The Suydam Bottling Company was listed in the Brooklyn directories at 135 Suydam Street from the mid-teens up through the early 1940’s. Up through the late 1920’s the Levine Bottling Company was also listed at the same address and its likely that this was the legal name of the business.
The 1913/1914 Copartnership and Corporation Directories for Brooklyn and Queens named the proprietors of the Levine Bottling Company as Barney and Hyman Reuben (later changed to Rubin) and Isaac Weitz.
Company advertisements always used the Suydam Bottling Company name. One, in the 1920 Cassified Phone Book (Yellow Pages), stressed “pure, healthful mineral waters” and “pure fruit juices used.”
They were one of many Brooklyn and Long Island Bottlers of Beverages that “patriotically contributed” advertising space in the June 27, 1918 edition of the “Brooklyn Daily Eagle” that contained a plea from Uncle Sam to Brooklynites to sign a pledge card to purchase war savings stamps to fund the war effort.
In 1928 it appears that the company legally changed its name to the Suydam Bottling Company. That year the September 21 edition of the Brooklyn Times Union included them in a listing under the heading: “New Business Ventures.”
New business certifications and partnerships filed with the County Clerk yesterday follow….
SUYDAM BOTTLING CO., 135 Suydam St. – Barney Rubin, 135 Suydam St.; Hyman Rubin, 135 Suydam St.
Weitz was not mentioned, likely having retired or passed away sometime in the mid – 1920’s.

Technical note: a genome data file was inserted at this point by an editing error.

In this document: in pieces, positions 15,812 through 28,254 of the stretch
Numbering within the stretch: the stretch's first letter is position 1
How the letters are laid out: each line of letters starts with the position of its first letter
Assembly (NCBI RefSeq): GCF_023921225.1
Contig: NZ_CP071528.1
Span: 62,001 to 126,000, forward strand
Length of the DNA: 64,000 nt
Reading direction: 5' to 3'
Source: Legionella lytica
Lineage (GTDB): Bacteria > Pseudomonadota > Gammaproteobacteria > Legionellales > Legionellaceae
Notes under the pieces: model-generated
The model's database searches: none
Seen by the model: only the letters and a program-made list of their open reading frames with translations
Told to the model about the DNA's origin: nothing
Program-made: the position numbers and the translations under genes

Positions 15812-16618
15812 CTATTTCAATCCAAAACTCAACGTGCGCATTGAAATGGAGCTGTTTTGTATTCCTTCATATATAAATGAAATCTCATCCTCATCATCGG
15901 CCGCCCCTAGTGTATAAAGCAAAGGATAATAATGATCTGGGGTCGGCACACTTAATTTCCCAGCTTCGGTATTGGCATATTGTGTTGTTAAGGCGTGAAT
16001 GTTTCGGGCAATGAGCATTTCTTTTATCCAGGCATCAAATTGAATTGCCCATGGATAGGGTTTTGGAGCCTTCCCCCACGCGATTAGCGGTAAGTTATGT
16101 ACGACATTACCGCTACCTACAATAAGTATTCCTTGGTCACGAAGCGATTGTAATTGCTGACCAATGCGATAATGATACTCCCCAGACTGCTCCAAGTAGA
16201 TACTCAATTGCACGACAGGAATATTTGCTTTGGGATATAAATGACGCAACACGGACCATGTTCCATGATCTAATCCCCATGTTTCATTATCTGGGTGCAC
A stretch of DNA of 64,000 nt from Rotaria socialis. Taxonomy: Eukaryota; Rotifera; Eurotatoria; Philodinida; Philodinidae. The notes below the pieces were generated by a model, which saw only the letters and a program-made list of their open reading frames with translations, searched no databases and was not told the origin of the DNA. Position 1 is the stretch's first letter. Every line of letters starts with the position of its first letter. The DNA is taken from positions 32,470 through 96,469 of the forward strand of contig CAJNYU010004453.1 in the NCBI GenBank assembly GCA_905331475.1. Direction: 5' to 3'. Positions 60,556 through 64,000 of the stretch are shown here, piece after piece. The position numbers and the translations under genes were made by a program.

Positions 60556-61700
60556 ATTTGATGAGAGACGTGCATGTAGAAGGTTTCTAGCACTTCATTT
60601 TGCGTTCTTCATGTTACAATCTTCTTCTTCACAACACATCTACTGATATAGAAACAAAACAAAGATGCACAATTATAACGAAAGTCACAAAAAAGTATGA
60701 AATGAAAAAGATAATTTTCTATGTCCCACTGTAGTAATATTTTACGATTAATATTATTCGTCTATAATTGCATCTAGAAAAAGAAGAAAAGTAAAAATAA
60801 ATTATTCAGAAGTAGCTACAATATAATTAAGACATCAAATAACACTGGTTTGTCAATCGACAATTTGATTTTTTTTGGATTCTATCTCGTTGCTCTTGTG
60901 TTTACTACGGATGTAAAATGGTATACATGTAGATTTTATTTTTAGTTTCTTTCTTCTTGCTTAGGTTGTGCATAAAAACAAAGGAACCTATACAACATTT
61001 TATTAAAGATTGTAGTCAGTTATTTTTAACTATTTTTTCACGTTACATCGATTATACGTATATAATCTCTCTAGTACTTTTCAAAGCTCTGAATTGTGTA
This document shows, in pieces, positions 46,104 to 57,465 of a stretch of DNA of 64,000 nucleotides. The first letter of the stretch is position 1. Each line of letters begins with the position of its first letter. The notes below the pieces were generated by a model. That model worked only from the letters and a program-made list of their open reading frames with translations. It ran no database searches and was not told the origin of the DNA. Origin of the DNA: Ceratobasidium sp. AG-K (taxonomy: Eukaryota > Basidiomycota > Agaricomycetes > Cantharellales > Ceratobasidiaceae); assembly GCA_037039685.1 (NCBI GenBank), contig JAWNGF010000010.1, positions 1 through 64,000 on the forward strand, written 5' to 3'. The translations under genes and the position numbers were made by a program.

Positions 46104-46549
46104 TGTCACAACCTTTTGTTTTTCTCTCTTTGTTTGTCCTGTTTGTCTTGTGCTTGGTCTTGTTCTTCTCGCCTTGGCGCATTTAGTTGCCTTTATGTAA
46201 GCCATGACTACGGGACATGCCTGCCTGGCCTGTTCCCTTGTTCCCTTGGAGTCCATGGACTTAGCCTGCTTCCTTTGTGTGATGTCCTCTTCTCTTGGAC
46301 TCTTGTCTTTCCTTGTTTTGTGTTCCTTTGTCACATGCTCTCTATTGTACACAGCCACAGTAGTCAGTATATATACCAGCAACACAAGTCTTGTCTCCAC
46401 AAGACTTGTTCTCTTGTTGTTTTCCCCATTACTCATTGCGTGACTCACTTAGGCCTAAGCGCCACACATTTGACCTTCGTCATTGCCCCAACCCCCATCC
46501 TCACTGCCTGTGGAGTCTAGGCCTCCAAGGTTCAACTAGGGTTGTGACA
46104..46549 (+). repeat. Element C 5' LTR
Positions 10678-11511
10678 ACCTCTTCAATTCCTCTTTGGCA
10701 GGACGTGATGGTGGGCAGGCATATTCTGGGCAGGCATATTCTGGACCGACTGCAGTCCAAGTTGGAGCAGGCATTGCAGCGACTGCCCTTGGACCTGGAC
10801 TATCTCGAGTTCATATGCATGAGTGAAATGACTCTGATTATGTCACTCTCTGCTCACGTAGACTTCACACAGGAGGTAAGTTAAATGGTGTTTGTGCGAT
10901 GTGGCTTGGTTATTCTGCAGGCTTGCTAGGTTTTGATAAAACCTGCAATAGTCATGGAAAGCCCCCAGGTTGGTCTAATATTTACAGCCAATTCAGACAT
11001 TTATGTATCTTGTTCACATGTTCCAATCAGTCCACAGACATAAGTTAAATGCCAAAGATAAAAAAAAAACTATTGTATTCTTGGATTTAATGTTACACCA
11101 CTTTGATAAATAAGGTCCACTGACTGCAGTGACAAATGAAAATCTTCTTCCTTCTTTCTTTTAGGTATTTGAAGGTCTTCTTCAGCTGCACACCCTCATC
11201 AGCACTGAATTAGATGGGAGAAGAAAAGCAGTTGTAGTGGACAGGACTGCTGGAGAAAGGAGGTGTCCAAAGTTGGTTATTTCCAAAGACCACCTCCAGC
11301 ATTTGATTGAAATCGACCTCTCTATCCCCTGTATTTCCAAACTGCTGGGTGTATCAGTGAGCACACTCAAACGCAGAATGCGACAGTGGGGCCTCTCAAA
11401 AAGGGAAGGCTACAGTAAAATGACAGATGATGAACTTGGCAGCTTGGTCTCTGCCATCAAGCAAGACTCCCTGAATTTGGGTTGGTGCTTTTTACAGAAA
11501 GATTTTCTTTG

That year a promotional story featuring the business appeared in the Brooklyn Standard Union. Published on January 31, 1928, it started out like this:
“Once tried, never denied – beats all” is the well expressed and appropriate trade slogan of the famous Suydam Bottling Company, who are the manufacturers of not only the well known Briarcliffe Pale Dry Ginger Ale, but other popular beverages, as well, which are good sellers in the market today.
Several advertisements for their Briarcliffe Ginger Ale appeared in the Brooklyn newspapers at around the same time.
The Standard Union feature went on to describe the operation at the time.
Their plant is located at 135-137 Suydam Street, having been founded in 1904. It is being carried on by the Messrs. Barney and Hyman Rubin with such success that heir territory has extended to all parts of Long Island, Brooklyn, Manhattan, the Bronx and Westchester County.
These mineral waters are prepared in a modern sunlit establishment, which is always open to the public for inspection. Four automatic machines constantly at work, pour it into bottles which are washed in hot water by machinery and sterilized, so that when it reaches the consumer it is entirely free from any impurities, no human hand ever having come in contact with the bottle. With the able assistance of thirty-one employees, fifteen inside and sixteen outside, 1,000 cases are turned out daily, there being twelve bottles in every case…
Possibly impacted by the repeal of Prohibition, the company declared bankruptcy in October, 1933. The bankruptcy notice appeared in the October 6, 1933 edition of the Brooklyn Times Union.
Their offer of $0.25 on the dollar must have been accepted because the company remained listed at 135 Suydam Street up until 1940.
In 1941 the company again declared bankruptcy and their assets were sold at public auction on November 18, 1941.
Today, 135 Suydam Street is a one-story brick building with several garage door openings that could date back to the business.
The bottle I found is machine made (27 oz); probably from the 1920’s. I haven’t seen a mouth blown example of this bottle on the Internet.
On a final note, the 1928 feature on the company mentioned that the company was founded in 1904. The Rubin family as well as Isaac Weitz both listed their occupation as seltzer or mineral waters in 1910 census records so it’s likely a reference to the history of one or both families.